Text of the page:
The Theatreguide.London Review
In March 2020 the covid-19 epidemic
forced the closure of all British theatres. Some companies adapted
by putting archive recordings of past productions online, others
by streaming new shows. And we take the opportunity to explore
other vintage productions preserved online. Until things return to
normal we review the experience of watching live theatre onscreen.
Alice In Wonderland Kraft Television Theatre 1954
Hall of Fame 1955
1966 Autumn 2021
You may be aware that Jonathan Miller directed a BBC version of Alice In Wonderland in the 1960s, but you probably didn't know there were at least two previous television version, both in the USA, a decade earlier. In our somewhat random explorations of online drama, it seemed worthwhile to check them out.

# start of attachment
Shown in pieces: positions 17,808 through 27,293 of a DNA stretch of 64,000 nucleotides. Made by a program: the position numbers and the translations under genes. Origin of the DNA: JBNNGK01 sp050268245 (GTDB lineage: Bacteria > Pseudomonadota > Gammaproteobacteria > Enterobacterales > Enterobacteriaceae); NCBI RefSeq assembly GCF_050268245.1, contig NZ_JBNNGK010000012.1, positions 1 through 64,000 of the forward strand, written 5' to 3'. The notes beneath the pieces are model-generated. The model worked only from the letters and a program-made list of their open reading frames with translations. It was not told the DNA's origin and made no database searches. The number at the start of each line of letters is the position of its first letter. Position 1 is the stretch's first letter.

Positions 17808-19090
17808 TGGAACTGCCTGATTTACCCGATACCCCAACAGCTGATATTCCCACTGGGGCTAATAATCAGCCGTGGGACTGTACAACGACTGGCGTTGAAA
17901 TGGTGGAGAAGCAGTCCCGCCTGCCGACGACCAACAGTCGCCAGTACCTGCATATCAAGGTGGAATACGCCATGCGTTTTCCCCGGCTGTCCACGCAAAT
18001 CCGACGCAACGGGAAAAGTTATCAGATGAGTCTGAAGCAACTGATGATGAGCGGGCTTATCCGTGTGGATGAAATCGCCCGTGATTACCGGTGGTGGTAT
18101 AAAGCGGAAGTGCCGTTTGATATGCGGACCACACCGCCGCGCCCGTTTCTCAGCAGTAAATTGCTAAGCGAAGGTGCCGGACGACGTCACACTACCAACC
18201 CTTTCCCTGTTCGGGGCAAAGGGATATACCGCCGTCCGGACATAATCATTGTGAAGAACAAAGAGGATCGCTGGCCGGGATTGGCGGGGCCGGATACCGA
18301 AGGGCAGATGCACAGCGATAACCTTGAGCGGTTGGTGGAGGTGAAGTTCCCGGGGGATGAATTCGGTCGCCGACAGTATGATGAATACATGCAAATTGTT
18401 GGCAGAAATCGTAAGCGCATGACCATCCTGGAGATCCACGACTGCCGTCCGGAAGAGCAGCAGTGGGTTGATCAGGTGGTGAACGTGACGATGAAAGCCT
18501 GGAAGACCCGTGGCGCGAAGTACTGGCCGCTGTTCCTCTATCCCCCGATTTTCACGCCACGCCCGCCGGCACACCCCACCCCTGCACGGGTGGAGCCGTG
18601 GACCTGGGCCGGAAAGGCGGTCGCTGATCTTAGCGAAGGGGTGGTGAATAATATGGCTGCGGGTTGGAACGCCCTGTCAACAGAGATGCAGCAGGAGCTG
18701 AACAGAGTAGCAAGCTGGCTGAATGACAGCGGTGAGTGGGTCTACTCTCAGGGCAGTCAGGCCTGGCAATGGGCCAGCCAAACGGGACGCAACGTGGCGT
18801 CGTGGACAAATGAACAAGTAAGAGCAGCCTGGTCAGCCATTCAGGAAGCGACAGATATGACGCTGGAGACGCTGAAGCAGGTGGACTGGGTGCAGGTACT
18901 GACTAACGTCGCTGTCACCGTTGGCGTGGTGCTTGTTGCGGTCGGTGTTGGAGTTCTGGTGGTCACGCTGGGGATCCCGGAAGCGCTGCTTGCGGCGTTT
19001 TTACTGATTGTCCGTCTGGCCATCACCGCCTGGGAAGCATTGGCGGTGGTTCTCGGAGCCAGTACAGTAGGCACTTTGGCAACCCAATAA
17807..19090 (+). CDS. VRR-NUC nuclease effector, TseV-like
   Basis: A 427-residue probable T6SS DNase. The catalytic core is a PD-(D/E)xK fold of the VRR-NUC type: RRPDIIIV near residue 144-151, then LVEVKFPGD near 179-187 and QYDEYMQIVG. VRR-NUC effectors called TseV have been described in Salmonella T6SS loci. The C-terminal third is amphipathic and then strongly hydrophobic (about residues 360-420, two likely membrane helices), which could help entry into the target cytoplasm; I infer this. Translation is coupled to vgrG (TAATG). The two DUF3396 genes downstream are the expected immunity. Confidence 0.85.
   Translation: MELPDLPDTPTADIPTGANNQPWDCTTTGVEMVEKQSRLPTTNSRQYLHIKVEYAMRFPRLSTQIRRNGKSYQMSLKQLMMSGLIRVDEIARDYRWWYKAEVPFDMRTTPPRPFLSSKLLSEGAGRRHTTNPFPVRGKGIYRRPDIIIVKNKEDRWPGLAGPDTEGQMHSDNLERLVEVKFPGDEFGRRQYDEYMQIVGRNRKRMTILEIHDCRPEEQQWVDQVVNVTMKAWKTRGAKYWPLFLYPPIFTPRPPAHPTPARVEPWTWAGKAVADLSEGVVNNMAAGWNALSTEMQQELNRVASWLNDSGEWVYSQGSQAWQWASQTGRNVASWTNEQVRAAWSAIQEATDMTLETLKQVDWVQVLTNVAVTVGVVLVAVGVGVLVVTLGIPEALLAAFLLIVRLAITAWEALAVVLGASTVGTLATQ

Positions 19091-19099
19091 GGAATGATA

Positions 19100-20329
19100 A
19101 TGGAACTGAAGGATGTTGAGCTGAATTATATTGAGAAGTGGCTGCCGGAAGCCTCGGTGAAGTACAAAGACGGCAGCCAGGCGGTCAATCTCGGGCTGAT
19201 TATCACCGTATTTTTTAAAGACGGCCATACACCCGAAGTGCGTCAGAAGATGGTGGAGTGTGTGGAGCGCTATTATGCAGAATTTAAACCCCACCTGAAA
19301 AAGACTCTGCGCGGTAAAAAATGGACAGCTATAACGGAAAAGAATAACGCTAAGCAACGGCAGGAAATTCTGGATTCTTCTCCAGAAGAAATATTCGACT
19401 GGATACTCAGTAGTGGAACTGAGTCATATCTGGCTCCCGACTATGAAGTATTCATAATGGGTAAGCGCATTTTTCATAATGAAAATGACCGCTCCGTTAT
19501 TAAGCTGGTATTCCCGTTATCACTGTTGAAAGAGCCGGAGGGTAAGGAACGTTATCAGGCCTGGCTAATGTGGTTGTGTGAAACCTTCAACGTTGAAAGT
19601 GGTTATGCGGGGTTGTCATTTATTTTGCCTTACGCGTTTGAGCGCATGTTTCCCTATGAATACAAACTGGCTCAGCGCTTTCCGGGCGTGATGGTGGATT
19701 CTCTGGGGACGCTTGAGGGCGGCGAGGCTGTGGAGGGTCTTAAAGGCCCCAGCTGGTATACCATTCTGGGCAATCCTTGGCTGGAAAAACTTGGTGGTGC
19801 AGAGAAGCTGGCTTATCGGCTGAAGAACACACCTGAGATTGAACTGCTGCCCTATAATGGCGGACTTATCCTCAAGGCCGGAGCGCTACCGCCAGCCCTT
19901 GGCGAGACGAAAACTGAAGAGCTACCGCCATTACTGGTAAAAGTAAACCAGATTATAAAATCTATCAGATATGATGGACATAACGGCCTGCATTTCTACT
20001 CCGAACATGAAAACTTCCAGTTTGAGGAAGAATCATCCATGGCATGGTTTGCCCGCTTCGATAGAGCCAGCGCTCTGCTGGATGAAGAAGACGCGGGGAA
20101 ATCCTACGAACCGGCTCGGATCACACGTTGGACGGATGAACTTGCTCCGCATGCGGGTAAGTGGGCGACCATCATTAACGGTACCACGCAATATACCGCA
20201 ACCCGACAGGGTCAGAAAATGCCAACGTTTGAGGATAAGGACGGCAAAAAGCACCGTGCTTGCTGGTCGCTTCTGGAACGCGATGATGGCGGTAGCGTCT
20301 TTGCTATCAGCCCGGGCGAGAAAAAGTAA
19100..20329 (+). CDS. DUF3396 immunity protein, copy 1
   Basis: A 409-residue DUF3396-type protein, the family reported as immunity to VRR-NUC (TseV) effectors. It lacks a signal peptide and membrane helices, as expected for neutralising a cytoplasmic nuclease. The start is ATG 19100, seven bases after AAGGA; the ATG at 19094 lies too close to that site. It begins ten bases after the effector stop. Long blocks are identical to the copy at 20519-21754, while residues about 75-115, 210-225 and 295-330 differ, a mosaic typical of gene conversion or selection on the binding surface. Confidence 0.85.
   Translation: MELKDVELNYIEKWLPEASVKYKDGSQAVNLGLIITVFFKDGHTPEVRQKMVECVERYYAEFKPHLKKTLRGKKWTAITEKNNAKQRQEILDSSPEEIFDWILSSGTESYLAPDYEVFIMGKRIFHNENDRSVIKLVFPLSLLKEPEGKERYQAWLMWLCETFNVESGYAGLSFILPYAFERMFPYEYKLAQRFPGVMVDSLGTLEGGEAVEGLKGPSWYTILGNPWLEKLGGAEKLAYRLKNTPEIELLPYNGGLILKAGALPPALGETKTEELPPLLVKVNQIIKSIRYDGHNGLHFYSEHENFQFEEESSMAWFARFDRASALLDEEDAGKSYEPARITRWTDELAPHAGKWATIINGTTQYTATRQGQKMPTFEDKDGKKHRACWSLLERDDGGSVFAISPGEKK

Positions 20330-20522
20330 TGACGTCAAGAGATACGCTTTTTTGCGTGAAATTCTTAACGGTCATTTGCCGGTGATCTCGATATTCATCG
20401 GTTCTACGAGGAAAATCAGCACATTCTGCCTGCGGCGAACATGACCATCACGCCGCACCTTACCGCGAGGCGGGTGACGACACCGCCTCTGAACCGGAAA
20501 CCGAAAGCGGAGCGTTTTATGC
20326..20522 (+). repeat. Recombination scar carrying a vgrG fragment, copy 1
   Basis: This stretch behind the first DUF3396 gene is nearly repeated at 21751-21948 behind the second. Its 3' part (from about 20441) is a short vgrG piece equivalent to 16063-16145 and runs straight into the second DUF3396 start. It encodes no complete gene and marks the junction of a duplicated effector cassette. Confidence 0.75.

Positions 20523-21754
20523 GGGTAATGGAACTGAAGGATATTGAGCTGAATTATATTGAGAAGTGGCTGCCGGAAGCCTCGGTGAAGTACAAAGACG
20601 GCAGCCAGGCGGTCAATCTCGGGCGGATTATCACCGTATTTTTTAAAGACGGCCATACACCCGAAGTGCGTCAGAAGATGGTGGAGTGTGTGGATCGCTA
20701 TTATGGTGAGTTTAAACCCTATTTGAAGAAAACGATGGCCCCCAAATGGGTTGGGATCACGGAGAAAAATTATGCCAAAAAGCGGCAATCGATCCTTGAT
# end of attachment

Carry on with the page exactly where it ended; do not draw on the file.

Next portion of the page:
The Kraft Television Theatre (named, as was the fashion, after the sponsor, here a cheese company) version of 1954 is by far the weakest of the three.
Perhaps because they already had him under contract, the sponsor-producers shoehorned in 1930s radio ventriloquist Edgar Bergen and his dummy Charlie McCarthy. With no logical justification for them being there, they follow Alice down the rabbit hole and through her adventures.
They thus not only take up valuable chunks of the one-hour-minus-ads running time with their irrelevant and tepid jokes, but spoil the basic concept of one special girl's special adventure.
When they're not getting in the way, we get a very rapid rush-through of the plot, with some major characters on and off the screen within a minute or two.
Twelve-year-old Robin Morgan looks disconcertingly adult as Alice, and a cast of Broadway character actors that includes Art Carney (Mad Hatter), Cliff Hall (Duchess), Una O'Connor (Cook), Blanche Yurka (Queen), Arthur Treacher (Cheshire Cat) and Bobby Clark (King) collect a quick and easy paycheck.
Only Clark, livening up the courtroom scene with an easy informality, and Carney, at least aware he's supposed to be funny, contribute much.